COVID vaccine: US companies breathe a sigh of relief

Large companies in the United States will not have to decide whether to force their employees to get vaccinated against COVID-19. The government decided for them and made vaccination compulsory.

Joe Biden’s administration announced Thursday that any firm with more than 100 employees must make the vaccine mandatory or require weekly tests to ensure that the employee has not been infected. This rule could affect about 100 million employees, although many of them surely have already been vaccinated.

Numerous private sector firms have already ordered the vaccination of at least some of their employees. But Biden said Thursday that “many of us are frustrated when nearly 80 million Americans are not fully immunized.”

The United States is dealing with a severe outbreak of the delta variant of the coronavirus, which is killing thousands of people every week and jeopardizing the economic recovery.

Under the new order, millions of executive branch employees and contractors who do business with the federal government will not have the option of getting tested instead of vaccinated. The provision also requires that companies not deduct their staff for the time taken to get vaccinated.

The Associated Press contacted a large number of companies on Thursday. Many did not comment for now, while others noted that they already require the vaccines. Walmart, the private company that employs the most people in the United States, was one of the first large firms to provide mandatory vaccinations for its headquarters employees and all managers by October 4.

The order, however, did not cover its store personnel, such as cashiers, who according to the company have lower vaccination rates than managers.

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CVS Health said in late August that it will require certain employees who have contact with patients to be fully immunized against COVID-19 by the end of October. The order includes nurses, doctors and pharmacists.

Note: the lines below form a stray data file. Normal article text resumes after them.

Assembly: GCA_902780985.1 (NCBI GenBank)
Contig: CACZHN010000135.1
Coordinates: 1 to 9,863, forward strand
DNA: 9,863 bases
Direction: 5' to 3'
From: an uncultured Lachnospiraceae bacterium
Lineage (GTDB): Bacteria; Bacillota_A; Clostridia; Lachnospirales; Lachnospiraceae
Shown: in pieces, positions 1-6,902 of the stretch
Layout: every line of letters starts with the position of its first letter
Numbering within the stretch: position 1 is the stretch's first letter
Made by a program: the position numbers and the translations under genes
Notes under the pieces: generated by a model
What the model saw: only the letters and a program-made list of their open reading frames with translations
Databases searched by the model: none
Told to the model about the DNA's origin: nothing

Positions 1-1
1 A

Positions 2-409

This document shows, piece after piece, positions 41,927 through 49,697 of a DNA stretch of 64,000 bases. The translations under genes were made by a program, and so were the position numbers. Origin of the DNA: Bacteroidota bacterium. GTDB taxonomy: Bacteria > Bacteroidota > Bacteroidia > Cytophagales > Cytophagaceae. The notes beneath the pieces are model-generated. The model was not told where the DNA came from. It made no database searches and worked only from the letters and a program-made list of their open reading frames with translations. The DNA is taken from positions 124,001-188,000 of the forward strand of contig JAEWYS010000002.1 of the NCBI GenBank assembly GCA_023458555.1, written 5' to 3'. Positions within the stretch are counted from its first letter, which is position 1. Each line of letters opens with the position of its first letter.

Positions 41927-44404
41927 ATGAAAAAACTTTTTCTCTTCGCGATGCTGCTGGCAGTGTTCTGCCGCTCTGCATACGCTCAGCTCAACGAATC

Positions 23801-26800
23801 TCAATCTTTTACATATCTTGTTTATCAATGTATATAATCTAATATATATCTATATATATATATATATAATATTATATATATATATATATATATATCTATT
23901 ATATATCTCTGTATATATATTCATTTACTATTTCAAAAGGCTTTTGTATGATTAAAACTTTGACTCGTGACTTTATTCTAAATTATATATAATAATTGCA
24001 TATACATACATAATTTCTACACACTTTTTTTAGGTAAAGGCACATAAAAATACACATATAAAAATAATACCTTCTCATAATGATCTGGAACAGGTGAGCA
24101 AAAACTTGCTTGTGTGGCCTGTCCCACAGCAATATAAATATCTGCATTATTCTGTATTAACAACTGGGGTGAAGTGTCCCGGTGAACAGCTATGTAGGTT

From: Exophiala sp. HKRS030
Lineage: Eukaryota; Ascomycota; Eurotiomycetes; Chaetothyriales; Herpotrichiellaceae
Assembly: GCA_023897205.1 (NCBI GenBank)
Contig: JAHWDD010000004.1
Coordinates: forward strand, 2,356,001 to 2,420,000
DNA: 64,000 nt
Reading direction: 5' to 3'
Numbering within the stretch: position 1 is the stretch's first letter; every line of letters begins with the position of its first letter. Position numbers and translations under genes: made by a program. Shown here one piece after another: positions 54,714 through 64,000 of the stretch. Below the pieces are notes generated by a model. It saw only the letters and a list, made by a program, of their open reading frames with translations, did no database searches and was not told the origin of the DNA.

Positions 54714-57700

Airlines, meanwhile, assure their passengers that they are not in danger on their planes and took measures such as the mandatory use of masks before the government ordered vaccination.

United Airlines said last month that it will require the vaccine. On Wednesday he added that he could fire those who do not show medical or religious reasons for not getting vaccinated.

Other airlines encourage their employees to get vaccinated, but do not force them. Delta Airlines, for its part, said it will charge $ 200 a month to those who do not get vaccinated starting in November.

The technology sector is one of those that requires the most vaccinations and will surely support the government’s measure.

General Motors did not formally endorse the government order, but said in a statement that it is in favor of vaccines.

“We strongly encourage our employees to get vaccinated … The (available) data indicates that it is the best way to protect yourself and others,” the automaker said.

Half of US workers are in favor of companies requiring the vaccine, according to a poll by The Associated Press-NORC Center for Public Affairs Research.

More than 177 million people are immunized in the United States, but confirmed infections have increased in recent weeks and an average of 140,000 infections are currently recorded per day. About 1,000 people die every day from the virus, according to the Centers for Disease Control and Prevention.

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“The business community is going to appreciate this,” said Angela B. Cornell, a professor at Cornell Law School specializing in labor law, alluding to mandatory vaccination. “It will make it easier for companies to pressure those who have doubts or are opposed” to vaccines.

The companies, on the other hand, will not be in danger of being sued, since they comply with a government order, he said.

Those who are afraid of the vaccine may choose to get tested regularly, but most of those people will likely choose to get vaccinated, according to Dorit Reiss, a professor at the University of California Hastings College of the Law who has been studying the vaccine for nearly a decade. mandatory vaccination.

“The tests are such a burden that most will prefer to be vaccinated directly,” he said.


Anne D’Innocenzio (New York), Michael Liedtke (San Ramón, California), David Koenig (Dallas), Tom Krisher (Detroit), Matt O’Brien (Providence, Rhode Island), Alex Veiga (Los Angeles) and Zeke Miller (Washington) collaborated in this dispatch.

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